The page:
Chapter 4- Wars of religion

 

Defenestration of the Prague-The hurling, by Protestants, of Catholic officials from a castle window in Prague, setting off the Thirty Years' War

Huguenots- French Calvinists. Edict of Nantes, created by Henry IV, gave Huguenots rights in France. L Rochelle had become the stronghold of Huguenots.

Concordat of Bologna- (1516) Treaty under which the French Crown recognized the supremacy of the pope over a council and obtained the right to appoint all French bishops and abbots. Signed between Francis from France and Pope Leo V.

Poor Wretches- group of rebels, who reflect abject poverty and desperation rose up against nobles in central and southern France in 1594-1595, exposed popular belief that violence might restore imagined world of social justice in which wise rulers looked after the needs of people.

Catherine de Medici- (1547-1589) - The wife of Henry II (1547-1559) of France, who exercised political influence after the death of her husband and during the rule of her weak sons. She was a strong Catholic, responsible for the St. Bartholomew’s Day Massacre.

St. Bartholomew's Day Massacre- (August 24, 1572) Catholic attack on Calvinists on the marriage day of Margaret of Valois to Henry of Navarre (later Henry IV). Catherine de Medici was responsible for killing more than 2,000 Protestants.

Politiques-ruler who places political unity above conformity to religious dogma, such as Henry IV and Elizabeth I.

French Catholic League- more extensive than smaller local anti-protestant organizations that sprung up in 1560s, posed threat to Huguenots and monarchy, led by Henry duke of Guise.

Henry of Navarre (IV)-  (1589-1610) - Formerly Henry of Navarre; ascended the French throne as a convert to Catholicism in order to sustain religious toleration. Survived St. Bartholomew Day, signed Edict of Nantes, quoted as saying "Paris is worth a mass,” and won War of Three Henrys.

War of the 3 Henrys- Fought between Henry of Guise, Henry III, and Henry of Navarre. King Henry of Guise seized Paris and forced King Henry III to make him chief minister which caused King Henry III to assassinate King Henry of Guise and then join sides with Henry of Navarre, in which Henry of Navarre was victorious.

Edict of Nantes- (1598) An edict created by Henry IV that granted Huguenots the rights of public worship and religious toleration in France.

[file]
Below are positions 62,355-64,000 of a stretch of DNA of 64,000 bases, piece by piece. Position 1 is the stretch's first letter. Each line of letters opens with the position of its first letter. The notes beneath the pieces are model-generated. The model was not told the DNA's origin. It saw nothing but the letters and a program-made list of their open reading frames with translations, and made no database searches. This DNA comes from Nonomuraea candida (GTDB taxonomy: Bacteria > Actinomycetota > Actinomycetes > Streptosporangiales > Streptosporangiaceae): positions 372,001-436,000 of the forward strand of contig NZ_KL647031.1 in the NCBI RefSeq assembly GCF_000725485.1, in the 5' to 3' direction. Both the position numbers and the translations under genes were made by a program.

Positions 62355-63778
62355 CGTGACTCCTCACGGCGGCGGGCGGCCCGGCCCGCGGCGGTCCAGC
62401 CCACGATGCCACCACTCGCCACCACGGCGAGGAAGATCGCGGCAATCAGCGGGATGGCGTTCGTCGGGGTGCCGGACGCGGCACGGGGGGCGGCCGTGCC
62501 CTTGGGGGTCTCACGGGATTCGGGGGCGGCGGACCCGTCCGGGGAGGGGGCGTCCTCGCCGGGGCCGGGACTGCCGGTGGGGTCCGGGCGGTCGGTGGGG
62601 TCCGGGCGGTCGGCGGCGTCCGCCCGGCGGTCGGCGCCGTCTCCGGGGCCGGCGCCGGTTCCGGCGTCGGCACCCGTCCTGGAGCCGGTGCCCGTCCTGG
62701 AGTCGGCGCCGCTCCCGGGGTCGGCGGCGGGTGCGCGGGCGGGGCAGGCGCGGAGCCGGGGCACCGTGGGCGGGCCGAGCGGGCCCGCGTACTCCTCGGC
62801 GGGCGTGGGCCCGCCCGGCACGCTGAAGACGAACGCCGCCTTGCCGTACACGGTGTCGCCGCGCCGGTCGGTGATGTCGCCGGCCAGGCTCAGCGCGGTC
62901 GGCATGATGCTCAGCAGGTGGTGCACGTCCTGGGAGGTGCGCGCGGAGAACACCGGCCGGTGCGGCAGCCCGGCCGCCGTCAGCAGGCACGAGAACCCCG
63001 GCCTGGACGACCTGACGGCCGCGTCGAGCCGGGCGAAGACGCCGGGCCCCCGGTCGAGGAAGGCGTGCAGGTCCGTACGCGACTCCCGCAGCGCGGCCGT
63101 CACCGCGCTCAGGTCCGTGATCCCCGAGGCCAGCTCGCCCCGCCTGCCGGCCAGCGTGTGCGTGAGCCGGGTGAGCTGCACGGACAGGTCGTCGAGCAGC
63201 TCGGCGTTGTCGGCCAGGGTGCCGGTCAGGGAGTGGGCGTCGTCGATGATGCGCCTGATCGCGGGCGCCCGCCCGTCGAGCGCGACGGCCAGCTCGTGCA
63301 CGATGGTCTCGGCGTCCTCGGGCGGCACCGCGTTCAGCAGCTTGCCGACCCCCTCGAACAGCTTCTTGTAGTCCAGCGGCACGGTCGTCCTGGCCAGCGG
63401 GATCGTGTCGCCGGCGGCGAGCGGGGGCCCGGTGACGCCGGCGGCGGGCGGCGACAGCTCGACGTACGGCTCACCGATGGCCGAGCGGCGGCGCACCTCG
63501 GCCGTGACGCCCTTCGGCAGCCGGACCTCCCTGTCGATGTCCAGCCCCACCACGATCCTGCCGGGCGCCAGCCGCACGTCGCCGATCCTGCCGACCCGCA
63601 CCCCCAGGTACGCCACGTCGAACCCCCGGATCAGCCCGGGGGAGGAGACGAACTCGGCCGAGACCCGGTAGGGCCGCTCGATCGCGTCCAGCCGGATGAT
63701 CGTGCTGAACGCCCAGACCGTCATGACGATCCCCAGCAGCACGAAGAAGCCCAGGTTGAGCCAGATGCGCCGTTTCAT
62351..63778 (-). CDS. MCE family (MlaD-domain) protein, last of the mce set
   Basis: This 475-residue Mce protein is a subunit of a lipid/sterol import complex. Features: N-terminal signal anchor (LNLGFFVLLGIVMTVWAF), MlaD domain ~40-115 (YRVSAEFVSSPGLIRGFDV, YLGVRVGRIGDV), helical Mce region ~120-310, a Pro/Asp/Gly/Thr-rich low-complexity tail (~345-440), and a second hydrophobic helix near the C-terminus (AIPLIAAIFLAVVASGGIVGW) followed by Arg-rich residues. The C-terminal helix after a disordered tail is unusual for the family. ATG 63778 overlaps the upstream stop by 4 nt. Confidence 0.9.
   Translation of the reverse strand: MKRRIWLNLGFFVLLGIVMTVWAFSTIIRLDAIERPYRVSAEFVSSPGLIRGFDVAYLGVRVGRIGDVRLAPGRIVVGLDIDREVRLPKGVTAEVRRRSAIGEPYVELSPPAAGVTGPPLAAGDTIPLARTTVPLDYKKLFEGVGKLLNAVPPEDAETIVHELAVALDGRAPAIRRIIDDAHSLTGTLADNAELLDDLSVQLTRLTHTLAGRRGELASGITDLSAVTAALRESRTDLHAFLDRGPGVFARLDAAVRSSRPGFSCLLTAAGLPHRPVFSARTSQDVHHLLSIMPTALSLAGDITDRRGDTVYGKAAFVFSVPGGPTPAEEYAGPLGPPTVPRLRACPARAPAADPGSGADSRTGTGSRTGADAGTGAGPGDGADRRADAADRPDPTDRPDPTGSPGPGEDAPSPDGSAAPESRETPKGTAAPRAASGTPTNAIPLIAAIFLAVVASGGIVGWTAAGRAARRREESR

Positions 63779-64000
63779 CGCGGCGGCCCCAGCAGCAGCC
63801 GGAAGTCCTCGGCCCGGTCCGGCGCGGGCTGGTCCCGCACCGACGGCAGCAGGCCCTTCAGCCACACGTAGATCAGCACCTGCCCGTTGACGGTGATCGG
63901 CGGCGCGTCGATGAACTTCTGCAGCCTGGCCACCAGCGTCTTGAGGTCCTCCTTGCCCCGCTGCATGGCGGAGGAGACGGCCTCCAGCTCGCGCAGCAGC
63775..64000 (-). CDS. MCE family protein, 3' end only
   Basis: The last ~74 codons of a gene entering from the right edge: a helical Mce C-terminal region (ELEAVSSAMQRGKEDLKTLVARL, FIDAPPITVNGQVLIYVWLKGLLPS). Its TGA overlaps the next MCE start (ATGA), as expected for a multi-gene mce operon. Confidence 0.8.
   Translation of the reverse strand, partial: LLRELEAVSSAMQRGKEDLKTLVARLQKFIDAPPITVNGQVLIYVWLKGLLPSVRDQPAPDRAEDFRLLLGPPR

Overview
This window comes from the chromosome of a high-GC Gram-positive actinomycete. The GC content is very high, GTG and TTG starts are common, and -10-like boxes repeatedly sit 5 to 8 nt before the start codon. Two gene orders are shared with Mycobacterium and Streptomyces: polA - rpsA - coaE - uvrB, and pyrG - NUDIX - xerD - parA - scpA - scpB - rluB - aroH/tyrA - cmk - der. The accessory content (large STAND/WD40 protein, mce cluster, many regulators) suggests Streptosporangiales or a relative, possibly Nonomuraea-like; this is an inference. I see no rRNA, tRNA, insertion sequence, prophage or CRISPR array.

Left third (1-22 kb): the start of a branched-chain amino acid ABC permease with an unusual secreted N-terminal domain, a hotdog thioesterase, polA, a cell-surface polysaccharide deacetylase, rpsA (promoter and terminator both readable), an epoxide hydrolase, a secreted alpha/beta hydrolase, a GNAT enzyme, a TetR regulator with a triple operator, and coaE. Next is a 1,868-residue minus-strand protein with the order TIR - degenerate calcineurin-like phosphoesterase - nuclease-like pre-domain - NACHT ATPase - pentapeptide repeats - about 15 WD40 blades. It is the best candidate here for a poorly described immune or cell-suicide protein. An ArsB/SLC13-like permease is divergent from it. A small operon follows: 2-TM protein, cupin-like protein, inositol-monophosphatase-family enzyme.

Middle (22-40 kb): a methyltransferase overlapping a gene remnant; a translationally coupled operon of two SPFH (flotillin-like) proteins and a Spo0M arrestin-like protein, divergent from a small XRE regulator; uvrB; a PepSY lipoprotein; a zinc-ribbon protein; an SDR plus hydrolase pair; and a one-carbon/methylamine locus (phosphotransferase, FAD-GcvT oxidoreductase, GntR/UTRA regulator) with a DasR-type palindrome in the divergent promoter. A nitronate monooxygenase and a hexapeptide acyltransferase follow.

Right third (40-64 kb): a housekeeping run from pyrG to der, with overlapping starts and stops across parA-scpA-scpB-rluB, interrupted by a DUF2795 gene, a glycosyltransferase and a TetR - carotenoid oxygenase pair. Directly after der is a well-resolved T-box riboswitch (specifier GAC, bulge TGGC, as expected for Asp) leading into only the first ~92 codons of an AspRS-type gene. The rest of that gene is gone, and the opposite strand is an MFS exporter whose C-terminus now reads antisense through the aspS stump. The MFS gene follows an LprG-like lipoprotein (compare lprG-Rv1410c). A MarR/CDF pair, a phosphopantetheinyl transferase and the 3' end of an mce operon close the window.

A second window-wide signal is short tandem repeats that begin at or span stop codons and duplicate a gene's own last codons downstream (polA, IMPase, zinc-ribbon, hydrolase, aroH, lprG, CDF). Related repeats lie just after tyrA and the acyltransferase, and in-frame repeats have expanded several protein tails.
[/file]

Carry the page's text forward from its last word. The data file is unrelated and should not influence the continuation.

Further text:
Cardinal Richelieu- (1585-1642) Minister to Louis XIII. His three point plan (1. Break the power of the nobility, 2. Destroy the Habsburgs, 3. Control the Protestants) helped to send France on the road to absolute monarchy.

Thirty Year's War- War within the Holy Roman Empire between German Protestants (and their allies Sweden, Denmark, France) and the emperor (and his ally, Spanish Catholics). However, the ambitions of French Princes lay behind the rivalry between Protestants and Catholics. It ended in 1648 with the Treaty of Westphalia.

Holy Roman Emperor- honorary title given by the Pope to the Christian King that gives that individual the authority to tell other kings what to do in time of war, such as Ferdinand II. Controlled the Habsburg Empire.

Emperor Ferdinand II-  In 1618 he was head of the Hapsburg family. He ruled a protestant Bohemia. When he closed Protestant churches, the people revolted in which he sent an army to crush the revolts. Several German princes then challenged him. Thus began the Thirty Years' War. During the Hapsburg triumphs, 1618-1630, he successfully put down the Czech uprising and defeated the German princes.

German Catholic League- organized by German Catholic princes in 1609, headed by Maximilian of Bavaria, because German Catholic states sought Spanish intervention in dispute over princely succession.

Protestant Union- (1608) alliance of German Lutheran princes alarmed at religious and territorial spread of Calvinism and Catholicism. Catholic princes responded with the Catholic League (1609). The two armed camps erupted in the Thirty Years War (1618-1648).

Frederick, Elector of the Palatinate- leader of the protestant union against Ferdinand during the Bohemian part of the Thirty Years War. Lost to Ferdinand in the Battle of White Mountain.

Albert Wallenstein- General appointed by Ferdinand II. He was a catholic and pillaged many lands along the countryside of Bohemia. He was a part of the Thirty Years War of the Danish phase and the imperial army.

Gustavus Adolphus- (1594-1632) Swedish Lutheran who won victories for the German Protestants in the Thirty Years War and lost his life at the Battle of Lutzen.  Stabilized Sweden’s economy, built capital with funds garnered from discovery of copper mines.  Created first modern army using cavalry with pistols and sabers.  Known as the Lion of the North.

Axel Oxensternia- right hand man to Gustavus.  , helped accomplish many things such as a reformed government and school system.

Treaty of Westphalia- (1648) Ended Thirty Years; granted right to individual rulers within the Holy Roman Empire to choose their own religion-either Lutheran, Calvinist or Catholic